Meh!

  4. Justsomeguy said, on December 20, 2008 at 9:35 pm

    No rush. Grading takes a lot of time and energy. I’m in no rush. At least I got to read it. I agreed with most of it, I was gonna say more but, well, I don’t remember specifics right now.

  5. Chris said, on December 21, 2008 at 7:35 am

    Just Some:

    I’ll be back here to fix this. I’m so pissed that the post got lost, and it takes twice the energy to re-respond to a lost post than it takes to post the original! Hopefully you have the feedburner subscription? This way you’ll get the email as soon as I make the response?

    I would like to continue this conversation — you made many excellent points, and I was curious what you had to say to my (now lost in the ether) replies.

  6. Chris said, on December 21, 2008 at 9:29 am

    JustSome:

    Maybe it might be better to take on theses issues in piecemeal. Let me start with (1), because it’s very complicated, I think.

    It is not uncontroversial to say that if the intention is bad, the action is bad. I would guess that many people reject it, actually. I wonder whether (I’m not certain) Confucius holds it, and if so, what version of it.

    (a) One possibility is to suggest that he’s saying that exemplars (“what would the exemplar do?” or WWED?) sets the action guidance in a situation. So perhaps, in this situation, Yao or Shun (or someone exemplary) would have an abortion (or not). But then there’s the issue of why you do what action guidance suggests, and moreover how you do it. If the “why and how” don’t follow from virtue, or perhaps follow from vice, then the what (action) should be assessed as pu-yi, or inappropriate. In such a sense, action guidance and assessment come apart. Perhaps Analects 2.7 is a good example of such a hypothetical case where they split. It is in this sense that I would argue that intentions do matter, because whether an action follows from virtue or not is imperative for Confucius, though what the situation will demand is context specific, and could vary from one context to another.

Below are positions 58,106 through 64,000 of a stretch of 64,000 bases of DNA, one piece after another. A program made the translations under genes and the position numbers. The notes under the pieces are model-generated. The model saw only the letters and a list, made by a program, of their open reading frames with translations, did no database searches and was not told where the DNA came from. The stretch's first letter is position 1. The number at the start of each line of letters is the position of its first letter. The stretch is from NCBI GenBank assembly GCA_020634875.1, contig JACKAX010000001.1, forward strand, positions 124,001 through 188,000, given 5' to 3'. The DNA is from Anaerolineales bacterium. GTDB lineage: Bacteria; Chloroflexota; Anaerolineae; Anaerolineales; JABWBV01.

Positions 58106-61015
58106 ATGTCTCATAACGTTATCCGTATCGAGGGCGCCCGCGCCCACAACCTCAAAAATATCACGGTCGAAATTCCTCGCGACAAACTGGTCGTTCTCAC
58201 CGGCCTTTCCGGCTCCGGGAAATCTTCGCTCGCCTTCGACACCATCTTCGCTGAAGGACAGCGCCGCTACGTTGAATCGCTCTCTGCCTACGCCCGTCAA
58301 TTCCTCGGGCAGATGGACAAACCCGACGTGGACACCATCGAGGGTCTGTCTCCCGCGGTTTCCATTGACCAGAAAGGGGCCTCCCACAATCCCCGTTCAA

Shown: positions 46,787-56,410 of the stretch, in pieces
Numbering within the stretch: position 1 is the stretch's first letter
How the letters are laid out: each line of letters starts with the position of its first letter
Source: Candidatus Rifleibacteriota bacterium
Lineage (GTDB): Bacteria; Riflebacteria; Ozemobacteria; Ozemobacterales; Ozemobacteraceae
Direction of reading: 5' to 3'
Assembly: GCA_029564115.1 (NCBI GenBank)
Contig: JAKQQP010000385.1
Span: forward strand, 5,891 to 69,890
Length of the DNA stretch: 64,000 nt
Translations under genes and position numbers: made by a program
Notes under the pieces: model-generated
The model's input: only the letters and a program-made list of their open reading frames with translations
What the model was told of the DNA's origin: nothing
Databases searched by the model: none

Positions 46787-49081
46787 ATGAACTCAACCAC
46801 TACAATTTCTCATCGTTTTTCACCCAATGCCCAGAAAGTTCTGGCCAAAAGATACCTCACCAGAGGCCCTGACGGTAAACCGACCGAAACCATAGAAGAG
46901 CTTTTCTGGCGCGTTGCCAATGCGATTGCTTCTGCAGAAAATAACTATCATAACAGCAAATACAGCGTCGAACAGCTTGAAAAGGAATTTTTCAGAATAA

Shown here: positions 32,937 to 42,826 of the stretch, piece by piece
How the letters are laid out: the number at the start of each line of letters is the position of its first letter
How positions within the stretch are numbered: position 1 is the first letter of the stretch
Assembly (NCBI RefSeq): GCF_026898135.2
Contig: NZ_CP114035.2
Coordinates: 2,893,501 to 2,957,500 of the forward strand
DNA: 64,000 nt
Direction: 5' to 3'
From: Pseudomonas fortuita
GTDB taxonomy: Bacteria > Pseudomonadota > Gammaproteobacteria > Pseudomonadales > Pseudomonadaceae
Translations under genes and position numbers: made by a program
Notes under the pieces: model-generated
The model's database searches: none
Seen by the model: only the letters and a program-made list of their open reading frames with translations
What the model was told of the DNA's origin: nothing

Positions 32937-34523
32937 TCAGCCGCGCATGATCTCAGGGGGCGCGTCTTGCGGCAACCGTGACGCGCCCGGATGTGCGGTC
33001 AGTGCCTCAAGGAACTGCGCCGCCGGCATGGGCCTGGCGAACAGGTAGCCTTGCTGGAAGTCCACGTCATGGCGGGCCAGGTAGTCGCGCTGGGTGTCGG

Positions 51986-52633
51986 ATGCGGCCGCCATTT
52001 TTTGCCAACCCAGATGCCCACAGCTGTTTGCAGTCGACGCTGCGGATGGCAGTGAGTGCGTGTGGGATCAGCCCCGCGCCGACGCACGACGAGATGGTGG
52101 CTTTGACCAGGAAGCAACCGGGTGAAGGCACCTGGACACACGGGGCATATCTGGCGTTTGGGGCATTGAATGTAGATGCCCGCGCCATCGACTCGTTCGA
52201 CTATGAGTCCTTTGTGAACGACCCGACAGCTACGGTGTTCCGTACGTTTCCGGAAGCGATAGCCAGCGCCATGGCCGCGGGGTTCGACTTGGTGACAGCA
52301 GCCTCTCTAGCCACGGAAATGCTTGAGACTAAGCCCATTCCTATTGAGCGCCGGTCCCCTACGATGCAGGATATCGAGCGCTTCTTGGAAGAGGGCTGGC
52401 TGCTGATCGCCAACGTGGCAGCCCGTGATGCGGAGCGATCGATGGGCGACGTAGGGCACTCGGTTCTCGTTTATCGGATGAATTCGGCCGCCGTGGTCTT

(b) There’s another possibility, which is more radical. Perhaps what is right (guidance, action specifically) flows from what one intends. So perhaps the fact that “appropriateness” is context-specific is itself partly a function of the suggestion that, given the constitution of a particular person, “being virtuous” might actually issue in the obligation to do a specific thing; in such a sense what is virtuous (in guidance) tracks the way in which one sees and feels the world, in a way. This would open up the door to a variety of different senses of action guidance.

    (c ) A third might try to combine (a) and (b). Perhaps “WWED” in the literal sense, thinking of what the ideal fully developed virtuous agent would do in that circumstance, is itself unhelpful. I can imagine, say, an agent who is simply unprepared to do WWED in a given situation. It may even harm the development of an agent to do WWED in this sense (perhaps it is unrealistic for the agent to be expected to do something this advanced at his/her more rudimentary stage of virtue cultivation, say). Perhaps doing WWED in the guidance sense would inevitably result in inappropriateness, assessment-wise (due to a lack of sufficient internal cultivation). That said, perhaps WWED is itself indexed to the capacities and abilities of the agent in that situation. So, say, given the fact that the agent is developed to an X-degree (in virtue), we ask “WWED-indexed-to-X” in that situation. In that way, action guidance is set in such a way that allows for the possibility of the agent engaging in a performance that can be assessed as appropriate, and thus for the cultivation of virtue.